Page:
An Interview With Merci Ngozi Best [Plus, A Special Announcement + Fresh Voice Friday #1!]


Recently I realized I wanted to lessen the echo-chamber happening on this blog. I am only one person with one lived experience, and there are so many people out there doing kick-ass things who have opinions and outlooks different from mine. In fact, some of these people are my friends! Why not do a series where I interview these incredible folks and share their accomplishments and thoughts about how to live fully with the world? That sounds pretty inspiring to me!

So without further ado, I bring you: Fresh Voice Fridays! Eep! I’m so pumped to start this series, where every week a new interview with a young leader will be posted. Each of these people are going out and doing big things, and I think everyone can learn from their approaches to living well.

To kick things off, I’m SO EXCITED to introduce you to Merci Ngozi Best! Merci and I met at William & Mary, where we briefly attended the same church. While balancing a killer workload, she founded her own organization called STEAMtrix, LLC with the intent to combine the arts and STEM fields while empowering youth to enter these fields regardless of race, gender, or socioeconomic status. I’ll let her tell you more about it!

An Interview With Merci Ngozi Best

13940977_1039234606183849_1999605026_n.jpgWho are you, anyway?

My name is Merci Ngozi (pronounced: in-go-zee) Best. First and foremost I am an unashamed follower of Jesus Christ. I am a 21 year old senior Neuroscience major and Community Studies minor at the College of William & Mary. I am from Richmond, Virginia, but was born in Manhattan, New York, where a lot of my dad’s side of the family still lives. I love the intersection of scientific inquiry and the creative arts. I can spend hours in the lab: conducting experiments, reading research articles and working with my fruit flies. But at the same time, I could spend hours dancing, sketching and baking. Unfortunately, there are not enough hours in the day. So as a way to combine my various interest, I empower youth through an educational intervention program STEAMtrix, LLC which incorporates the arts into science, technology, engineering and mathematics (STEM) fields. I want to ensure that all children regardless of race, gender and/ or socioeconomic status are well aware of the opportunities in STEM and provided with resources and encouragement in STEM pursuit outside of the traditional academic setting. Simply put, I love leading by example, especially because I consider it a personal responsibility to help others in my community.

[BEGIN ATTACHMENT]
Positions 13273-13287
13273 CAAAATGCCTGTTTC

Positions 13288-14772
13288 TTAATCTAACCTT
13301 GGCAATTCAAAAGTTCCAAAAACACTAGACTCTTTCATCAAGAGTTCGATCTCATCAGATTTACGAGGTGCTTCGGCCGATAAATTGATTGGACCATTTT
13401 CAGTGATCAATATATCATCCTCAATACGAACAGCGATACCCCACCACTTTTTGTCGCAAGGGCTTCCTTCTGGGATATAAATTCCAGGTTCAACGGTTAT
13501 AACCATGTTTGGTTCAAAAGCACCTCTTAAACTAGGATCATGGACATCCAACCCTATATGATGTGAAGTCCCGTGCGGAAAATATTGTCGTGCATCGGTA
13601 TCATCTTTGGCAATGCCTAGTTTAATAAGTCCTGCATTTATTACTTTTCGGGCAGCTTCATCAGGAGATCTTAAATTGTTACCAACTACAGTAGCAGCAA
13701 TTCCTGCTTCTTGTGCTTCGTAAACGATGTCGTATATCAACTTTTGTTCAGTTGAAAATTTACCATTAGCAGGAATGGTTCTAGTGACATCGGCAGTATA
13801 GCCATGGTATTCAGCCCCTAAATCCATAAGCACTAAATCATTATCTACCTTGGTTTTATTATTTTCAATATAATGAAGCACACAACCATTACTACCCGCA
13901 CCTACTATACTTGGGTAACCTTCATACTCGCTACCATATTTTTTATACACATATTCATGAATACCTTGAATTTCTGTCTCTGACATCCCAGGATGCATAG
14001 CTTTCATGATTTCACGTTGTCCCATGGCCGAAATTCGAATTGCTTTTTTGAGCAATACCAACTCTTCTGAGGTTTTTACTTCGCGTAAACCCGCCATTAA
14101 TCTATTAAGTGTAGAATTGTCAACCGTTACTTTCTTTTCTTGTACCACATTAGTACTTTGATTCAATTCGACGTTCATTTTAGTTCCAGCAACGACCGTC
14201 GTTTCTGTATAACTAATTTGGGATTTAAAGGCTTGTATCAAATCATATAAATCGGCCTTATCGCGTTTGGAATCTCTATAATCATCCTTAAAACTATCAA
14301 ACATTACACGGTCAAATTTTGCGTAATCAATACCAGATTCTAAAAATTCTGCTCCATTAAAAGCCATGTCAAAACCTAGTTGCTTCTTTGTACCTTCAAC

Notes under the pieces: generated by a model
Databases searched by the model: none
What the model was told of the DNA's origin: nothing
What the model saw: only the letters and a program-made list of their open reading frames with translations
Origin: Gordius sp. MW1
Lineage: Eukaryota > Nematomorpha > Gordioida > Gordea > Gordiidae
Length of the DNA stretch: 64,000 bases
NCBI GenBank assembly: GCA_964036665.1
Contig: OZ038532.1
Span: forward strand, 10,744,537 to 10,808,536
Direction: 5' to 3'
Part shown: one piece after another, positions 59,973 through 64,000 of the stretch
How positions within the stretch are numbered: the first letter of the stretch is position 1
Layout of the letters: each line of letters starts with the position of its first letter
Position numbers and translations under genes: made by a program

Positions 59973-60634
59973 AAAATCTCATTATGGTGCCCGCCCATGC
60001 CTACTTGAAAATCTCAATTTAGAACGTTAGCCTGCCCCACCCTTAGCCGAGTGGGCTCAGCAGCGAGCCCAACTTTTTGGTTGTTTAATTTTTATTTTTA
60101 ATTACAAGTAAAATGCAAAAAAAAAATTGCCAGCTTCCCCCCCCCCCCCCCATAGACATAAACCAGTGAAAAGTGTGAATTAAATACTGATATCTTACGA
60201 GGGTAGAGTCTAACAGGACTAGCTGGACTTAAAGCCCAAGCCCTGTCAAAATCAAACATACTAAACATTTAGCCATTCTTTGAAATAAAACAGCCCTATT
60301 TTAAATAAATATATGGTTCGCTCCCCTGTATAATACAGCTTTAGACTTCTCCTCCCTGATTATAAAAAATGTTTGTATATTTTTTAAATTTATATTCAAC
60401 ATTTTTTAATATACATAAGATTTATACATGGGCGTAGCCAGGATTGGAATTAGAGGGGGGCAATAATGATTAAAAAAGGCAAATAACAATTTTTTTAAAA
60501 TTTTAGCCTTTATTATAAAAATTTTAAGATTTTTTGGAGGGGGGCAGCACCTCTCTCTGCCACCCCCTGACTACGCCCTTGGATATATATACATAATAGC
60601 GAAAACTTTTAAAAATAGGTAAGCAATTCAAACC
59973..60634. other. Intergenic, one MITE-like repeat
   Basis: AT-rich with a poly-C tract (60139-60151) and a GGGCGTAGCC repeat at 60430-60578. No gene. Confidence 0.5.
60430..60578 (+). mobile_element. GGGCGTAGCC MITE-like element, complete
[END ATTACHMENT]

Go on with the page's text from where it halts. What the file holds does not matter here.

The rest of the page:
You’re suddenly in an elevator with your favorite author and s/he asks you your life story. What the heck do you say?!

I hope this is a long ride, because, I recently wrote a poem about my life story so if I had that memorized I would recite it (after introducing myself of course):

Hello my name is Merci Ngozi Best and I am a huge supporter of your work. I would love to recite a poem I recently wrote about my identity if you have a moment now. If not I would be honored to exchange contact information and schedule a sit down.

Where I Am From (My history)

I am from a chosen generation,

a royal priesthood.

I am from kings and queens,

from the dirt under the slave’s fingernail.

Melanin glowing

we are magic and real.

I am from a country that never loved us.

From #BlackLivesMatter:

black hoodies, skittles and Arizona Iced Tea.

I am from a long history,

shameful but true.

I am from disrespect and stolen narratives,

from countless tears shed.

I am from the angry black woman,

fried chicken and watermelon.

I am from the single story

told from generation to generation.

I am from the union of Sutton and Best.

I am from the Big Apple,

trash-filled streets and economic disparity.

I am from Virginia is for Lovers,

moving towards better educational opportunities.

I am from the only black girl in class,

from a journey of self-actualization.

I am from God,

the author and finisher of my fate.


Let’s get deep, speed-dating style. What’s the purpose of life?